My grandmothers came over in steerage,
Sleeping next to tepid water barrels,
Where rats circled.
Eastern Europe to the Statue of Liberty.
Seasick for three weeks,
The baby chicks broke from their shells.
I’d take several and let them move silently on thin legs
Over keys on an old piano next to the incubator.
A Japanese “sexer” would finger the chicks,
Separating the valueless males from the females.
He dropped them into a 55-gallon container,
Which would be taken outside.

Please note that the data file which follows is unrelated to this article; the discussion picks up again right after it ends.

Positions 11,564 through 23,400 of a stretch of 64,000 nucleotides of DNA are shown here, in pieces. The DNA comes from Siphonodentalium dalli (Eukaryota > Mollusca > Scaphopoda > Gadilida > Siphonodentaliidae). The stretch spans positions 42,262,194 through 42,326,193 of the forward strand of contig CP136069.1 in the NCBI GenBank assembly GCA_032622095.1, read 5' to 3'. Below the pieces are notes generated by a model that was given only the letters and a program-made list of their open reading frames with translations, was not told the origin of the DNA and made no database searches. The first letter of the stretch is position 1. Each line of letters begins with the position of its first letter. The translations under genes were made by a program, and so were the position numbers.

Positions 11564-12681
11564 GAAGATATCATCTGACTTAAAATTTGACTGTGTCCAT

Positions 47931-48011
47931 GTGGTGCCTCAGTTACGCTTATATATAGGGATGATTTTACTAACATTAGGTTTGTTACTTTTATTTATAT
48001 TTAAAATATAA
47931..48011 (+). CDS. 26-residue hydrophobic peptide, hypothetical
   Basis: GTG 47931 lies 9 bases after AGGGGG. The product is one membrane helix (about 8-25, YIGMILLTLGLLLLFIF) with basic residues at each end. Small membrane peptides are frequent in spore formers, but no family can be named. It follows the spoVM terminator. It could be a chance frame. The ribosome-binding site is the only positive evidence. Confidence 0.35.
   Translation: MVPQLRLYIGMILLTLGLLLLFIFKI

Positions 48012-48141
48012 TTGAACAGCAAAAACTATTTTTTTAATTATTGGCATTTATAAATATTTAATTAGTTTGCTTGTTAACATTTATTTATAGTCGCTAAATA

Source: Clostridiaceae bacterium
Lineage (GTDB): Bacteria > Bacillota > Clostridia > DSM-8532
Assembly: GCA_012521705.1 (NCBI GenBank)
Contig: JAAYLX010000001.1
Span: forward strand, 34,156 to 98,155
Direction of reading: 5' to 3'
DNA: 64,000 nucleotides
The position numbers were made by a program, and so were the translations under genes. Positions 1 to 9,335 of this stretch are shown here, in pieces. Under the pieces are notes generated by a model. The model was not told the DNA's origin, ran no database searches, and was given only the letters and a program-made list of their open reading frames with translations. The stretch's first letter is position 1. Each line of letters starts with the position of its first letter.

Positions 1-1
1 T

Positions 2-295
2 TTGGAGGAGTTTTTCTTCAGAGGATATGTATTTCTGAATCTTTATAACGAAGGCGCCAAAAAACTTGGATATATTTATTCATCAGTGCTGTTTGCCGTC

An uncle would run a car’s exhaust into the pile,
Gassing the males into a yellow heap.
The females were sold to neighboring farmers.
Rats and chicks,
Death, arriving slow and fast ….
Eugene “Gene” Novogrodsky, early December 2013
Author: Gene Novogrodsky
Eugene “Gene” Novogrodsky, a Brownsville resident for nearly three decades, writes North American border slices, from eastern Canada to central Mexico, and in between. He is one of the founders of the Narciso Martinez Cultural Arts Center Writers Forum in San Benito. He sometimes participates with the informal Resaca Writers Group in Brownsville. He prefers, however, to read to two or three attentive listeners – when asked!